Humility That Trusts
We see this reverential humility in Matthew 8 when a centurion came to Jesus with a burden. The centurion’s servant was gravely ill. He asked Jesus to heal his servant, and the master responded: “I will go to your home.”
The centurion responded with these words in Matthew 8:8, “Lord, I do not deserve to have you come under my roof. But just say the word, and my servant will be healed.”
Jesus was astonished by this soldier’s humility. He said, “I have not found faith like this not even in Israel. “ That is the kind of reverential humility, which enables us to never be moved. It means that though we have challenges in time, we will still triumph in eternity.
We see this humility before God in the story of another man recorded in Mark 9. This man came to Jesus’ disciples with a burden. His son was demon possessed. When the disciples were unable to heal the boy, the man appealed to Jesus: “If you can do something, please help me.”
Jesus almost seemed offended. He said, “What do you mean if I can do something?” The man quickly responded with exemplary humility, “Lord, I believe; help my unbelief” (Mark 9:24).
Do you have that kind of humility before God that you believe He can do more than you can ask or imagine? Are you willing to admit to God that there is often unbelief blended with your faith? Being humbly transparent before God and staying humble in his presence, is a key to finding rest from your stress.
Are you willing to admit to God that there is often unbelief blended with your faith?
The next step to finding rest for your stress is to discover serenity in God. First Peter 5 calls this casting all our anxieties on Jesus. The apostle Paul was in a prison at Philippi. He wrote to the believers in Philippians 4:11, “I have learned in whatever state I am in to experience contentment.”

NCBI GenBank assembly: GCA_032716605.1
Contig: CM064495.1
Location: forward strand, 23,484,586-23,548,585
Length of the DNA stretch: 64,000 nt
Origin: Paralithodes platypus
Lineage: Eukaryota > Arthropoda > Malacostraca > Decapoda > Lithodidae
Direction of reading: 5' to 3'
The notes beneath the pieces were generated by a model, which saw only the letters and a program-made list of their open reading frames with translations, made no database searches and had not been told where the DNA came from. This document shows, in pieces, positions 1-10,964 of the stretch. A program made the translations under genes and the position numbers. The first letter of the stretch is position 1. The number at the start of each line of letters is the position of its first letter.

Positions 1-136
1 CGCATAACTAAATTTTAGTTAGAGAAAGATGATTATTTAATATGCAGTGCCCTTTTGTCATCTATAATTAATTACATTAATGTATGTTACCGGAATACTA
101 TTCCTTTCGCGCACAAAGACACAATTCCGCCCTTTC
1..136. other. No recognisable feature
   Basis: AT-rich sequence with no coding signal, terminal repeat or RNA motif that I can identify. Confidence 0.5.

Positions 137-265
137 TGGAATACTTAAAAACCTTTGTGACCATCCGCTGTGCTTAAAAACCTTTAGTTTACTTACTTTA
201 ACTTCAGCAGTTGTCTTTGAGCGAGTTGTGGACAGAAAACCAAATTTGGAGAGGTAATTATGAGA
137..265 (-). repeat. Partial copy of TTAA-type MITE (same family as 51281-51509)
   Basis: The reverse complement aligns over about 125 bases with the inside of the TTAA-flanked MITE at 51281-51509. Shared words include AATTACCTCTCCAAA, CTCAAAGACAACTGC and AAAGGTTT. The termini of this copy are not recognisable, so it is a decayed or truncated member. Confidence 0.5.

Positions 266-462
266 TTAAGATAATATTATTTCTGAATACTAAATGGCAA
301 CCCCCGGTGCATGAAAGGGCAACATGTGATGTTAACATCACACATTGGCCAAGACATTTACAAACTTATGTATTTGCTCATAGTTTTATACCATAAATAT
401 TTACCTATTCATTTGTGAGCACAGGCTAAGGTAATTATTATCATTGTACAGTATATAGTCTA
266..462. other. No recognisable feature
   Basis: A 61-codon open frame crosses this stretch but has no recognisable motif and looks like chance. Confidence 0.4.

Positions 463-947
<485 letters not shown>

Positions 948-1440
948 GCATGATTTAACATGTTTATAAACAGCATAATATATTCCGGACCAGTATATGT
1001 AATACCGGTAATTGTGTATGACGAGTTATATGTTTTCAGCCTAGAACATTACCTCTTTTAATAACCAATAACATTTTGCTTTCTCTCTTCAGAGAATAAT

The apostle Paul continued in verse thirteen, I am ready for anything because of Christ who strengthens me. Wow! What amazing serenity this great apostle possessed. He could find serenity in Christ even behind prison bars.
In Philippians 4:6-7 he describes to us a strategy for finding this rest for our stress:
“Do not be anxious about anything, but in every situation, by prayer and petition, with thanksgiving, present your requests to God. And the peace of God, which transcends all understanding, will guard your hearts and your minds in Christ Jesus.”
What a straightforward strategy. If we subdue our anxiety by taking everything to God in prayer, with thanksgiving and specific requests, God has promised that His peace will guard our hearts. Perhaps this was the peace that Jesus spoke about in John 14:27, “Peace I leave with you; my peace I give you. I do not give to you as the world gives. Do not let your hearts be troubled and do not be afraid.”
The final step to finding rest for your stress is to guard against temptation. First Peter 5:8 reminds us that we have a predatory adversary, seeking to devour us. We are warned that we must be prepared to do battle with this enemy.
This is not the first time that the Bible reminds us of the criticality of guarding against temptation. Matthew 26:41 provides this warning, “‘Watch and pray so that you will not fall into temptation. The spirit is willing, but the flesh is weak.’” To some extent, this guarding against temptation is the reminder of the wisdom in James 2:26, “Faith without works is dead.”
How watchful are you? Many years ago there was a television program called Different Strokes. It had the unlikely plot of a multimillionaire who adopted two inner city, African American kids named Arnold and Willis. Willis often sought Arnold, the younger child, to join him in deviating from the path of integrity. Arnold kept his guard up and would respond to Willis’ overtures with these words, “What you talkin’ ‘bout Willis?!” Arnold had his guard up against temptation in the same way we should if we are going to find rest in our stress.
The Best Rest
Thank God I have a Savior who enables me to find rest from my stress. If I stay humble before Him, discovering that He is the secret to my serenity, and guard against temptation, I will discover that I can indeed cast my burdens upon a caring Christ who will not permit me to be ultimately defeated.